Login

Robin And Marian Review

Image for Robin And Marian

Returning from the Crusades an old man, Robin Hood finds his former hunting grounds a changed world. Marian has entered a nunnery, King Richard dead, and the chances for high adventure passed. But when the Sheriff Of Nottingham starts playing up, it is up the elderly Robin to gather his Merry Men once more to the cause.

★★★★★

An eloquent if slow “what if?’ scenario that posits an ageing Robin Hood returning to Sherwood Forest after 20 years at the Crusades. Naturally, it is a very changed world, as he is a very changed man, and Richard Lester, with sterling and mature performances from Sean Connery and Audrey Hepburn, is making an intelligent point about what happens when you are no longer relevant. When the good fight has been won what would Robin Hood do with himself? A matter made especially confusing as, in his long absence, his legend has grown far so much than the reality.

Robin’s return also sends his fellow players in the dusty panoply of the past into something of a tizz. Marian (Hepburn) has joined a nunnery, smarting over Hood’s abandonment 20 years earlier, but is having trouble resisting the urge to change her habit. Robert Shaw’s Sheriff seems delighted that his old nemesis is back in town, and reinvigorates his dastardly dealings to stir something out of a game grown rusty with lack of use. There is an almost magnetic drift back into these prescribed roles, as if they depend on them. People are defined by their own stories — and the players in them. Are we only a product of our pasts?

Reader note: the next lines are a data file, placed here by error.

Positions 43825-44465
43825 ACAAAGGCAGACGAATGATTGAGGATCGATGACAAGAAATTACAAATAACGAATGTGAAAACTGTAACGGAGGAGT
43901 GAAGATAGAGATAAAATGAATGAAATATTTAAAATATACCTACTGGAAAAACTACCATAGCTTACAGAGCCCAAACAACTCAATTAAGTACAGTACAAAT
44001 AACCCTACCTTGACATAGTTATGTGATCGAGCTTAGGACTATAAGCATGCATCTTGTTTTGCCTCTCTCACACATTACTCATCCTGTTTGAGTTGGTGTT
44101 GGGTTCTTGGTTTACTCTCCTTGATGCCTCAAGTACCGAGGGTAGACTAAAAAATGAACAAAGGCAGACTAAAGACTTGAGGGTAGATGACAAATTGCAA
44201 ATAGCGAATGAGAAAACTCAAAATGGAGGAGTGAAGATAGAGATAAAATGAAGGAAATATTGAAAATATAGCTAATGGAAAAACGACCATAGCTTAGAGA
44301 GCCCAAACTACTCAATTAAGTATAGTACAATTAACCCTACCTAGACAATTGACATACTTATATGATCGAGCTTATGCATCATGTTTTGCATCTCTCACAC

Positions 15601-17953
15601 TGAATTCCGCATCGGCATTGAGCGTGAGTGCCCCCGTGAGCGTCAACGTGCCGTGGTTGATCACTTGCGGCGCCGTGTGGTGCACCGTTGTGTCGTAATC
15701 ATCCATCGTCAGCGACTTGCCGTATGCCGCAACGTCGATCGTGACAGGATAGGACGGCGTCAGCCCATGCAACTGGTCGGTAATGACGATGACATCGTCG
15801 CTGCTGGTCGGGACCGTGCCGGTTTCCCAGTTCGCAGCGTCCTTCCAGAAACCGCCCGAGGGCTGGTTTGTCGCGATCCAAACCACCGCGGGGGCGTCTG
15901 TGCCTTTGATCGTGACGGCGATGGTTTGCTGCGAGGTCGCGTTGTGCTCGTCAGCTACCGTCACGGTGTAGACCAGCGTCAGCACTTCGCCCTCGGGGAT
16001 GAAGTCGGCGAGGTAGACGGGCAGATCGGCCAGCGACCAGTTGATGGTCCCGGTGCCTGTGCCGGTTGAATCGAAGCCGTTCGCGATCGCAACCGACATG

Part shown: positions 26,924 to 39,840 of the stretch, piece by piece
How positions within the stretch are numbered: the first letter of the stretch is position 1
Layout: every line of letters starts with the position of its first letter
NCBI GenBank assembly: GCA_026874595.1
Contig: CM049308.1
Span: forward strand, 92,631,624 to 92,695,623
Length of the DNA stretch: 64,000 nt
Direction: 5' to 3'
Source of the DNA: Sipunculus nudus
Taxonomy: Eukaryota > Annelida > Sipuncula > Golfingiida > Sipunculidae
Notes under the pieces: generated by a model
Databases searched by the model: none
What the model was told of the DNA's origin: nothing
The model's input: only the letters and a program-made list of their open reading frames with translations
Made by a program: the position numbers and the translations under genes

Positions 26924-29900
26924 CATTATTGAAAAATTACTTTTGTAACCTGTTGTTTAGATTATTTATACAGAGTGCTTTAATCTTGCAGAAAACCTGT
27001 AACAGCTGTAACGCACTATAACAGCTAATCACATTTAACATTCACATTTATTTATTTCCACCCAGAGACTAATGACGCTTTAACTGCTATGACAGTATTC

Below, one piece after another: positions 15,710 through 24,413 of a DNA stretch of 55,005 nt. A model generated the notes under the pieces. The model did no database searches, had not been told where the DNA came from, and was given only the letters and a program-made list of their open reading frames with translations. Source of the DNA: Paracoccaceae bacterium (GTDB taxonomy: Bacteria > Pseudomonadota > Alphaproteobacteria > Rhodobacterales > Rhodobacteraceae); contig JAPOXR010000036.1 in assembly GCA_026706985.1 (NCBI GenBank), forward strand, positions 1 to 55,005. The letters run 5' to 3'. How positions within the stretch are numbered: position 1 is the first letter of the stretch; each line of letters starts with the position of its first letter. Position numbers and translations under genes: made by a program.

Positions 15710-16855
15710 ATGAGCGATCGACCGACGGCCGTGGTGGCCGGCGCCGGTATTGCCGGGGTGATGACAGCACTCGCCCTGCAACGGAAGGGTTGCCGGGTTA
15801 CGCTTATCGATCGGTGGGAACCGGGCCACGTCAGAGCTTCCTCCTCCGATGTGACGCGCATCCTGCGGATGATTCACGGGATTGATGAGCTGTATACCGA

It is also a film about ageing. Lester plays some obvious but funny tricks on the England’s most fabled of pastoral iconography. Early on, Lester has Little John (Nicol Williamson) and Robin embark on a rescue mission, scaling a castle wall that would have been nothing to the sprightly Robin of all those youthful songs, but now with grey beards and thin hair, it leaves them panting and doubled over. The atmosphere is one of melancholy as Lester penetrates through the gauze of fantasy to find the human heart, and softly finds it beating.

Sedate and contemplative character piece but low on thrills.

More from Empire